After Jeff Sessions’ January 4 Memo on Marijuana Enforcement, many property owners and business people are wondering if federal asset forfeiture could become a growing problem. The asset forfeiture laws allow the federal government to seize assets (e.g., bank accounts, cash, vehicles, homes, or other buildings) that the government alleges are tied to the distribution or production of controlled substances, including cannabis. They remain a problem for all cannabis businesses, although some recent reforms have reduced the impact of asset forfeiture.
The asset forfeiture laws began in the 1970s as a new way to fight organized crime and money laundering. Predictably, asset forfeiture increased over time, as government agencies found it is an easy way to raise funds by exploiting groups without political power. Unlike in criminal cases, the government does not need to prove its case beyond a reasonable doubt; it just needs to make a case by a “preponderance of the evidence.” The owner of the property does not need to be convicted of any crime in order to have the property seized. Under this system, it is easy for innocent people unfamiliar with the legal system or who do not keep detailed records to lose all their savings. The system also allows for the federal government to seize assets linked to conduct that is fully legal under state law, but illegal under federal law – like commercial cannabis activity.
As the abuses and unfair results of asset forfeiture gained more exposure, there have recently been reform efforts. In 2015, Attorney General Eric Holder announced new policies restricting schemes where the federal government would encourage local governments to seize money and share profits. In July 2017, Jeff Sessions announced that he was re-instating the “adoptive forfeiture” process, in which a state or local law enforcement agency seizes property pursuant to state law and requests that a federal agency take the seized asset and forfeit it under federal law. Adoptive forfeitures, however, are only a small percentage of overall asset forfeitures. Fortunately, over half the states have recently adopted reforms curtailing the power of police to seize assets. In many states, new statutes require a criminal conviction as a predicate to state seizures. And since most crime and law enforcement occurs at the local level, the federal government rarely gets involved in asset seizures unless a state gets them involved or through the federal government’s own investigation.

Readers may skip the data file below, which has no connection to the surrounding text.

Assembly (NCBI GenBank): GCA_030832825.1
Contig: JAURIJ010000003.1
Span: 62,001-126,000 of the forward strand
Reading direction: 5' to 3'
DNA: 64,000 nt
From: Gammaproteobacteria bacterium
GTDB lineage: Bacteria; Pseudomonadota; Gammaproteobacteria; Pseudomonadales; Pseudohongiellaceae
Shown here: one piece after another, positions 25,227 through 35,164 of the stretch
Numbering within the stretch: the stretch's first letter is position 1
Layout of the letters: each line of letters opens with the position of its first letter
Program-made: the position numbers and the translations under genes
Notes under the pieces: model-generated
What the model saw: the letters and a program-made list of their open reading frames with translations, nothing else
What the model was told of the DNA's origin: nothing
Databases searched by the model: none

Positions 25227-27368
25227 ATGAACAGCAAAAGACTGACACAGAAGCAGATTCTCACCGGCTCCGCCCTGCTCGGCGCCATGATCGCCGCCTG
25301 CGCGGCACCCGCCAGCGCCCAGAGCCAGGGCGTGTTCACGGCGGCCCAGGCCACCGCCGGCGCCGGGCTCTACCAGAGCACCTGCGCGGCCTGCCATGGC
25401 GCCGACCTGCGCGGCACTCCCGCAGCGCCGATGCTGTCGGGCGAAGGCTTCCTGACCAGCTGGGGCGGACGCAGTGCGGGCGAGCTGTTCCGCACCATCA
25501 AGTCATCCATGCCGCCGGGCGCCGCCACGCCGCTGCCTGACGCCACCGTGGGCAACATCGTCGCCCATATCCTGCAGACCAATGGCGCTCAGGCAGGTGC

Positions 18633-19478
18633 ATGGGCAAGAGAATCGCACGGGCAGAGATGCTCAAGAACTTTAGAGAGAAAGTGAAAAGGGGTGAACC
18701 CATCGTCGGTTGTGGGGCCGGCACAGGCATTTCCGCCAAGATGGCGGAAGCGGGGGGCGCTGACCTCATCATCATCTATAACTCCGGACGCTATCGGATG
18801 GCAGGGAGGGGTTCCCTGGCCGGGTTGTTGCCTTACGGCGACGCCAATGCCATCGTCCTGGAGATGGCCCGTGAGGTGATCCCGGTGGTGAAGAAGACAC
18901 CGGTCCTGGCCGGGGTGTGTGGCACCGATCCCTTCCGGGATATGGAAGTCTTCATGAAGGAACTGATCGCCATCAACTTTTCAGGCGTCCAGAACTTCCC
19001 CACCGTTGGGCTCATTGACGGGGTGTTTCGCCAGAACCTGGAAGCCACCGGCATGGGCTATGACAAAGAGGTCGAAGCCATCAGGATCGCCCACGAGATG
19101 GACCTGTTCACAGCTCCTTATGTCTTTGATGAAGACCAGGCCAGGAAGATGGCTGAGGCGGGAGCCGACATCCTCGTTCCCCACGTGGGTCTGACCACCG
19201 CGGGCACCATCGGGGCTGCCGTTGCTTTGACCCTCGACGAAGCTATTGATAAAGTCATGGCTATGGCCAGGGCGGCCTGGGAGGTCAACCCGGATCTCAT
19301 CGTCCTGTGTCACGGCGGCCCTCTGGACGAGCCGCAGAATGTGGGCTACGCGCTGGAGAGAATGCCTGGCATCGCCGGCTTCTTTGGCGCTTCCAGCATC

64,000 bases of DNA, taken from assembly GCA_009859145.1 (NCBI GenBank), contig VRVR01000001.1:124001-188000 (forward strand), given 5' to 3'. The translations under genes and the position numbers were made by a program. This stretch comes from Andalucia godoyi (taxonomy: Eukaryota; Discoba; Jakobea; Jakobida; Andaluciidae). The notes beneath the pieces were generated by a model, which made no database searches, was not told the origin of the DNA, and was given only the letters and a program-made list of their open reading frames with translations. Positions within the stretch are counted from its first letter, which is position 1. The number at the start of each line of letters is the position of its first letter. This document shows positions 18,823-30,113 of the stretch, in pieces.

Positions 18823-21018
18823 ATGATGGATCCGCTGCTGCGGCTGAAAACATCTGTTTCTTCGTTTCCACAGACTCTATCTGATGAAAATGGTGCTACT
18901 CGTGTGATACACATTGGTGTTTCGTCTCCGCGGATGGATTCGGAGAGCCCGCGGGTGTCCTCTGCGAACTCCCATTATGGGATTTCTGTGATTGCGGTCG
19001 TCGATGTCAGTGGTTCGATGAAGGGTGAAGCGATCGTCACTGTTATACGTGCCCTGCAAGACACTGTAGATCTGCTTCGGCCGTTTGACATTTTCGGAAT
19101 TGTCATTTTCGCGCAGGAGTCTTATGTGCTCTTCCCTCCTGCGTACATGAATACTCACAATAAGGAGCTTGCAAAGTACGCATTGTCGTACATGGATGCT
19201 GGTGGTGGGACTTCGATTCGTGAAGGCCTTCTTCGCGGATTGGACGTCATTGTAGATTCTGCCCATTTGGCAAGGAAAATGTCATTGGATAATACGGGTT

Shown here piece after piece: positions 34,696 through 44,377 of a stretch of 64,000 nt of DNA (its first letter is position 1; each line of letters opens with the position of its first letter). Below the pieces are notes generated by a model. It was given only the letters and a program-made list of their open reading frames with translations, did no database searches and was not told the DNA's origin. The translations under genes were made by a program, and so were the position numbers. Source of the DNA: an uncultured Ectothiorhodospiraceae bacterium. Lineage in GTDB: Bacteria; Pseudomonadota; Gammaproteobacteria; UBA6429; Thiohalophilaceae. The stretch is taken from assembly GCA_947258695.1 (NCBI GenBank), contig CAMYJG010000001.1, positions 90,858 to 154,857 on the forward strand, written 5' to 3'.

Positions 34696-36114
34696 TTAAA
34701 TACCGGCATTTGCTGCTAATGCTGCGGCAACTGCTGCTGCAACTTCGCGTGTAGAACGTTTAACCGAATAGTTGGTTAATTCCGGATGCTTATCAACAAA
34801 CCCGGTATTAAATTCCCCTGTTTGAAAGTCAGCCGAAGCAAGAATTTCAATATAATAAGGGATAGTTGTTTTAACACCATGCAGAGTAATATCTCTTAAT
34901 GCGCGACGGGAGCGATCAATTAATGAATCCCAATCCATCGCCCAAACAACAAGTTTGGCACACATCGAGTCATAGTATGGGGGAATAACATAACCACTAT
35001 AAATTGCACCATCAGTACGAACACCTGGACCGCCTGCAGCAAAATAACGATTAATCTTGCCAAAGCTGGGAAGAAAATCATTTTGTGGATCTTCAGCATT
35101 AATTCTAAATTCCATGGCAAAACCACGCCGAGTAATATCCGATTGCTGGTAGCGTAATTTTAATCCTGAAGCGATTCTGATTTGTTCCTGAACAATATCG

In addition, Congress has passed an amendment – Rohrbacher–Blumenauer – precluding the Department of Justice from spending any funds interfering with state-sanctioned medical marijuana. This law restricts not only the criminal prosecutions done by the DOJ against medical marijuana, but also any other activities, including asset forfeiture. Recently, the Ninth Circuit Court of Appeals upheld a ruling blocking the DOJ from enforcing an injunction against a medical marijuana business as long as Rohrbacher-Blumenauer remains in effect. Much of the federal government’s asset forfeiture work is done by the DEA, the FBI, and the United States Attorney’s Office, all of which are included under the umbrella of the Department of Justice. The Rohrbacher-Blumenauer law severely restricts the avenues that the federal government would have to seize funds related to medical marijuana. It keeps it easy, however, for the federal government to seize funds related to non-medical marijuana. All non-medical-cannabis activity remains subject to asset forfeiture.
Asset forfeiture laws are a recurring threat to cannabis-related business. In order to fix the problems, we hope that the federal government will de-criminalize marijuana and reform its asset forfeiture laws, or short of that, pass a Rohrbacher-Blumenauer-type law that applies protections to adult-use cannabis. This could all happen easily and quickly if people come together and enact common-sense reforms.